3. Set boundaries. If your family gets heated when a subject like politics or Scrabble comes up, set a boundary and don’t talk about politics or Scrabble. Easy as that. Boundaries can be applied to all topics of conversation that lead to family fights including controversial relatives— there is no need to have difficult conversations at holiday get togethers. Set boundaries around how much you drink so that you are able to hold your boundaries — there’s nothing worse than that last glass of wine that opens the door to the big blow-out when the rest of the night was lovely. Boundaries are not punishment — they are there to protect you and are incredible self-care. You will show up in a kinder way if you feel safe and comfortable with your family.

Try to keep your side of the street clean with those three simple strategies. Let go of what happens on the other side of the street — you can’t control what other people think or feel. If you are true, kind and set healthy boundaries, you are doing your part, and that’s all you can do.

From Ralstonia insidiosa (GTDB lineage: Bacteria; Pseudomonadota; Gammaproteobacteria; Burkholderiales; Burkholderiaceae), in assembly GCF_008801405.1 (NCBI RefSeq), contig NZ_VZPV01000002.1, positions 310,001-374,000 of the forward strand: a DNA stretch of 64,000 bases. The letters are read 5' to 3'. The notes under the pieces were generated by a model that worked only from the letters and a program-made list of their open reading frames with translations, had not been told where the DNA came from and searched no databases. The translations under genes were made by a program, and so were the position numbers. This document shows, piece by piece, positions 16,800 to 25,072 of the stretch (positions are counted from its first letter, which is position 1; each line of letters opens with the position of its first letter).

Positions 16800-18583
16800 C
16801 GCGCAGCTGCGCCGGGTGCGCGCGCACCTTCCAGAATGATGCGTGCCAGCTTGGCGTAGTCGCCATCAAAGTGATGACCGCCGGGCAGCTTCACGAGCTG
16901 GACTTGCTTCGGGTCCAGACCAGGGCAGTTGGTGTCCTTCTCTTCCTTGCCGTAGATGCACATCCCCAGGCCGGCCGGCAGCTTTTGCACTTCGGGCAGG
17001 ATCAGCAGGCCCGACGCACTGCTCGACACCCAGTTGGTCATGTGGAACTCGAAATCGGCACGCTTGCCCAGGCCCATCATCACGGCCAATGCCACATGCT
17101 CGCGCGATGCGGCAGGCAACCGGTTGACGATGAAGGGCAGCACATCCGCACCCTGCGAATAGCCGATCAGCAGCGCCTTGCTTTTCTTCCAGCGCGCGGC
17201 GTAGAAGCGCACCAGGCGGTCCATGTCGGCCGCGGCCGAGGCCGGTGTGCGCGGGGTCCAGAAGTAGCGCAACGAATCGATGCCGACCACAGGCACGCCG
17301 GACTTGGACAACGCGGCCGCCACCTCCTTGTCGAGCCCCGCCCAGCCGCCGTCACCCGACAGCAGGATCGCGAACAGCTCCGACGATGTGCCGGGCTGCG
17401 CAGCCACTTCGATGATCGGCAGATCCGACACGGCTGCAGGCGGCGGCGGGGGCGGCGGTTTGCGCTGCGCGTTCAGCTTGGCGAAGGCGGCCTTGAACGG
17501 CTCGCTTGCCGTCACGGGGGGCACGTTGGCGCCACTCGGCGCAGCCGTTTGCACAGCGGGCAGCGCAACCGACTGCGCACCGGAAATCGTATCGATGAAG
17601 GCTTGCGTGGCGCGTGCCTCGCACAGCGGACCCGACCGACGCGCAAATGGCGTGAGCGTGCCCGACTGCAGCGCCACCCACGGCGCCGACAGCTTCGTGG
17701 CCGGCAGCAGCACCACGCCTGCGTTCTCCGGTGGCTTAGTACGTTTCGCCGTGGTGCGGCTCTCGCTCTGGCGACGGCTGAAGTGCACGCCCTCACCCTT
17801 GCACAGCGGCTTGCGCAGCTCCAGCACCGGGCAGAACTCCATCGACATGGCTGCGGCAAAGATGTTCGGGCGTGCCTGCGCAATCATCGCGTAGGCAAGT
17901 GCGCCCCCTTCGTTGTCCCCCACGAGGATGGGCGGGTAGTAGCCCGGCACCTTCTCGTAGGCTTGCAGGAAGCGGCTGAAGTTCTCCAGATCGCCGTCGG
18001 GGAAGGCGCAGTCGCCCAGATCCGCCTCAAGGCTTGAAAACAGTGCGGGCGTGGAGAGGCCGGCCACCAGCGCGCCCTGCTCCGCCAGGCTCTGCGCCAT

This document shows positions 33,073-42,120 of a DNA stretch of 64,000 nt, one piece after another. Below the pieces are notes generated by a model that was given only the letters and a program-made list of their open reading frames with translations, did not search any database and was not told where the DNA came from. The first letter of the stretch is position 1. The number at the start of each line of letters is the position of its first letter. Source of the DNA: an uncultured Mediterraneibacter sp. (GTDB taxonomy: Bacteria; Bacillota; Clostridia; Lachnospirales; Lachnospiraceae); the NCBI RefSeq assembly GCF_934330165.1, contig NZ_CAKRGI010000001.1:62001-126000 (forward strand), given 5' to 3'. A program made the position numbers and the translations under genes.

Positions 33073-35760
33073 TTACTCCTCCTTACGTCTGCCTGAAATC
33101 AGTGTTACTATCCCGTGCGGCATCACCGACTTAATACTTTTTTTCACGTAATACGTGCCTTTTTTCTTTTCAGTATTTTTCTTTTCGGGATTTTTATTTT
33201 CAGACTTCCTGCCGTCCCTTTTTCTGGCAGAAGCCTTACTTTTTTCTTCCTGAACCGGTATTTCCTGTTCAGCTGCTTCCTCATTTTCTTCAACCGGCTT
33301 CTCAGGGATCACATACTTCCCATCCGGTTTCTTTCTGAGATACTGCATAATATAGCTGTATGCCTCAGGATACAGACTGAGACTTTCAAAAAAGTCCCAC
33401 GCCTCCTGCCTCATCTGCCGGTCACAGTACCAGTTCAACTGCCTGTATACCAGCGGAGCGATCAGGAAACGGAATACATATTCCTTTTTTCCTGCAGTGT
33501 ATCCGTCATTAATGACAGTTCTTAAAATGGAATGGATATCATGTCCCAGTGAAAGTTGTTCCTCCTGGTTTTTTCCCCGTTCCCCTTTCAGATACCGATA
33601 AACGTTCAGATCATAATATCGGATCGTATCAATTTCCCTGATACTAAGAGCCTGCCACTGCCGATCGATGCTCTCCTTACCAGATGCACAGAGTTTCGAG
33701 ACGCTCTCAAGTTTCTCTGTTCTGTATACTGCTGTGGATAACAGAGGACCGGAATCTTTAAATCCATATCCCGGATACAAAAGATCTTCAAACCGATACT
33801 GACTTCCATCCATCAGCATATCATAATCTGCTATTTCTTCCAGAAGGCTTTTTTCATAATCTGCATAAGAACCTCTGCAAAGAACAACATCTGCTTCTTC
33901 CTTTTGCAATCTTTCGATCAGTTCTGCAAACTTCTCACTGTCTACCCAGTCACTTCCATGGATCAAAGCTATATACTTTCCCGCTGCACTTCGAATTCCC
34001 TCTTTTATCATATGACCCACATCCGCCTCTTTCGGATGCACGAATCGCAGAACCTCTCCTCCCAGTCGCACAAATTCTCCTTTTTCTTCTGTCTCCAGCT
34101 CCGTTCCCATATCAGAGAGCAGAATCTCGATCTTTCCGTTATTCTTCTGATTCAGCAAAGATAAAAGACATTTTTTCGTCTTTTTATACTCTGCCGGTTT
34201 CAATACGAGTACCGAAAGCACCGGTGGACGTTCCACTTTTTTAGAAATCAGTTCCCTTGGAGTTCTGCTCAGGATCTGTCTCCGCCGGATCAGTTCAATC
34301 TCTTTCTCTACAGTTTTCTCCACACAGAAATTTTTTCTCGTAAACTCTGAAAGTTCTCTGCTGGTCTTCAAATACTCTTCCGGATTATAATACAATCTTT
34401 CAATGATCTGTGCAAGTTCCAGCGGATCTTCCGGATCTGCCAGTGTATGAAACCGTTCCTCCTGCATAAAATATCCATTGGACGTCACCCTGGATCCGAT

Wishing you a happy holiday season — and hoping that your unwanted gifts do not include resentment, hate or drama.

Hugs (virtual is not the same so go hug someone you care about),

Whitney

The Perfect Holiday Gift: Free and Backed by Science

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Looking for the perfect holiday gift? Look no further. I’ve got it right here. And if you’re going through a hard time, or fighting with a partner, or feeling especially stressed out, this is just the gift you need. It can make you happier and regulate your nervous system. Oh, and it’s free. Totally free. No strings attached. No shipping, no fees, no taxes.

So what is this magical gift?

Hugs. For real. Don’t laugh. I’m serious.

Hugs may sound silly, but they are far from it. When you give a hug, your body releases oxytocin which has a calming effect on your central nervous system. Studies suggest that hugs help you regulate when you are feeling stressed and anxious. Additionally, hugs can stimulate serotonin levels in the brain leaving you feeling happier.

When someone you care about is disregulated or upset, consider leaning in and offering a hug. See what happens. And be generous with your hugs. The pat on the back is not a hug. Please don’t call that a hug. It’s a pat on the back.

Hug tight and hold on for longer than you normally would. Try thirty seconds. Try a minute. You might be surprised by how calming a good long hug can be. The world would be a better place if we hugged more. We’d be calmer, we’d be more reasonable, we might even be happier.